Troika face vase, 1960s
Troika had two main ranges of ceramics, the rough textured range and the smooth glazed range. The smooth white surfaces made in St Ives reminded people of the Cornish landscape. Interestingly it is easier to collect the rough glazed wares today, presumably because more was made.
Many of the abstract or stylised patterns, often in sober blues and browns, were popular. The vases, marmalade pots, lamp bases and table-wares, all made from moulds, were quite architectural; some of the patterns seemed cubist. I assume that stylised sgraffito decoration, particularly coloured geometric blocks, was seen as crisp, modern and smart.
Wheal Dream site in St Ives
And gaining high sales and popular success. Partially that was because St Ives had a well-heeled and regular summer tourist trade. And because Troika had contracts with big house and home shops in the cities. Yet when The Wheal Dream site was bought by the St Ives Council, Troika was forced to move out.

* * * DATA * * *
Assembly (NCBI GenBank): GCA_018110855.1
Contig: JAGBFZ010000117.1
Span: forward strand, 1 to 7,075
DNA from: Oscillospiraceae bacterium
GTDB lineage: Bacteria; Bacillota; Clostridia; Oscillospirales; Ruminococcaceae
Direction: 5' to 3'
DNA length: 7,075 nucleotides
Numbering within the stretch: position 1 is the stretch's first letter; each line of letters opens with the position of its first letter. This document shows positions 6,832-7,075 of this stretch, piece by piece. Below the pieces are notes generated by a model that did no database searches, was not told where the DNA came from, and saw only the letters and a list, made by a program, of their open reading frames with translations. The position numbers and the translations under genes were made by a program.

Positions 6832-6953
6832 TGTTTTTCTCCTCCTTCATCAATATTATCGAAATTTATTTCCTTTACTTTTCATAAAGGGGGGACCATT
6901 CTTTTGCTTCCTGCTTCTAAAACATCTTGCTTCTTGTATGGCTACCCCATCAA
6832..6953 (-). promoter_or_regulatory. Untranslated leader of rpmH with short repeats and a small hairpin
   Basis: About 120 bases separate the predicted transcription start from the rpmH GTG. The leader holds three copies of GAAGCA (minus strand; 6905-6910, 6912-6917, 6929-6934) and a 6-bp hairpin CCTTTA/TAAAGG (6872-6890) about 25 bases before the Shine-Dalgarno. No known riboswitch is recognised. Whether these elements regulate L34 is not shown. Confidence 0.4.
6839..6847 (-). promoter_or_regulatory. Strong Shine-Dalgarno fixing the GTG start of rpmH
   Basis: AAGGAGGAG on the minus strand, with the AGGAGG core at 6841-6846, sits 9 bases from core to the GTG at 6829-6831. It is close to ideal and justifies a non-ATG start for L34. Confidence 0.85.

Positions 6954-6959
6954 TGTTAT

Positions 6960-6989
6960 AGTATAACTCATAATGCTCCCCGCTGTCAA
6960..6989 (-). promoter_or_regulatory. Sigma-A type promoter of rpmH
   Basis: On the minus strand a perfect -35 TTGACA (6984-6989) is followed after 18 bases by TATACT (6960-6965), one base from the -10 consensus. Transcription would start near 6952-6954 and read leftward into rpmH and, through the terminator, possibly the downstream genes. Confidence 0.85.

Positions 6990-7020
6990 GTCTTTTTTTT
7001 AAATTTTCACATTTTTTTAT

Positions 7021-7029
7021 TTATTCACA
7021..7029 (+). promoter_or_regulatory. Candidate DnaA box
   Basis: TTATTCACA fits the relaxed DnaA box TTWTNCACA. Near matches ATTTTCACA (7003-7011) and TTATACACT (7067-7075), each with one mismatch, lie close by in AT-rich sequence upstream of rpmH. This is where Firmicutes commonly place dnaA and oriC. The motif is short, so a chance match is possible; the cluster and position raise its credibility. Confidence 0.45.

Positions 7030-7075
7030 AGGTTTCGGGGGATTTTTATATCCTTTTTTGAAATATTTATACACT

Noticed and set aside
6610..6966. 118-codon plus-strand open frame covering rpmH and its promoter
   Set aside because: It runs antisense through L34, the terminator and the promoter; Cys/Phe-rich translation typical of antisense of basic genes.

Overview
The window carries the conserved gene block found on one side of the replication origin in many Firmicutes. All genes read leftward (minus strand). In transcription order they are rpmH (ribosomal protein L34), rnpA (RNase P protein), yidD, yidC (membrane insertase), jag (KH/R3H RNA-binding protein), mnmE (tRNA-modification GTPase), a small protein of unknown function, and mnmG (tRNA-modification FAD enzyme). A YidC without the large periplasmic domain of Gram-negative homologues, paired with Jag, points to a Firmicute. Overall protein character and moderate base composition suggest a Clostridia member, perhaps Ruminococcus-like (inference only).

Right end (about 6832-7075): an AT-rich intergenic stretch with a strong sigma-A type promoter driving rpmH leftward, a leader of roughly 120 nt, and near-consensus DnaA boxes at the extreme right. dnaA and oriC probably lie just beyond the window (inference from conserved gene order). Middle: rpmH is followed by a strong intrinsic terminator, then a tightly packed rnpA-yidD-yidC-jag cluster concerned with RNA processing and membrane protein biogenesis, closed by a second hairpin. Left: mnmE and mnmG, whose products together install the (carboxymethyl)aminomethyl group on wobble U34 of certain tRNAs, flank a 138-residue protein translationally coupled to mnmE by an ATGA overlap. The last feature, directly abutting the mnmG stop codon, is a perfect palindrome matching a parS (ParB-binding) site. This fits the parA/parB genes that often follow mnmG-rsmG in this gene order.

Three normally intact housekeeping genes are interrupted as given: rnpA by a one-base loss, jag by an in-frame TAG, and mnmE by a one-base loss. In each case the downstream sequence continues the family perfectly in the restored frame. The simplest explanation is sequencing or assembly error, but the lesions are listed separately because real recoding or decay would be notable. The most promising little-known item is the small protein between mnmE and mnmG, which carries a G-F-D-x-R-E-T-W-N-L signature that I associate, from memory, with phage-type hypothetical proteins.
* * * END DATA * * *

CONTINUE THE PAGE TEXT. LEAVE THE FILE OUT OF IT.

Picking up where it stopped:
The second era (1970-1983) of Troika pots came from Newlyn, also in Cornwall. Illsley and Sirota bought an old salting house in Fragden Place, Newlyn which they had to renovate. The larger premises enabled production to be increased. Orders boomed and more staff were employed. Troika introduced only four new shapes during their time at Newlyn, one of these was the coffin vase which is the most common piece available today, along with the hanging basket and globe. Throughout the decades of operation, however, the designers continued to decorate the objects with earthy, muted colours.
below - Troika square vase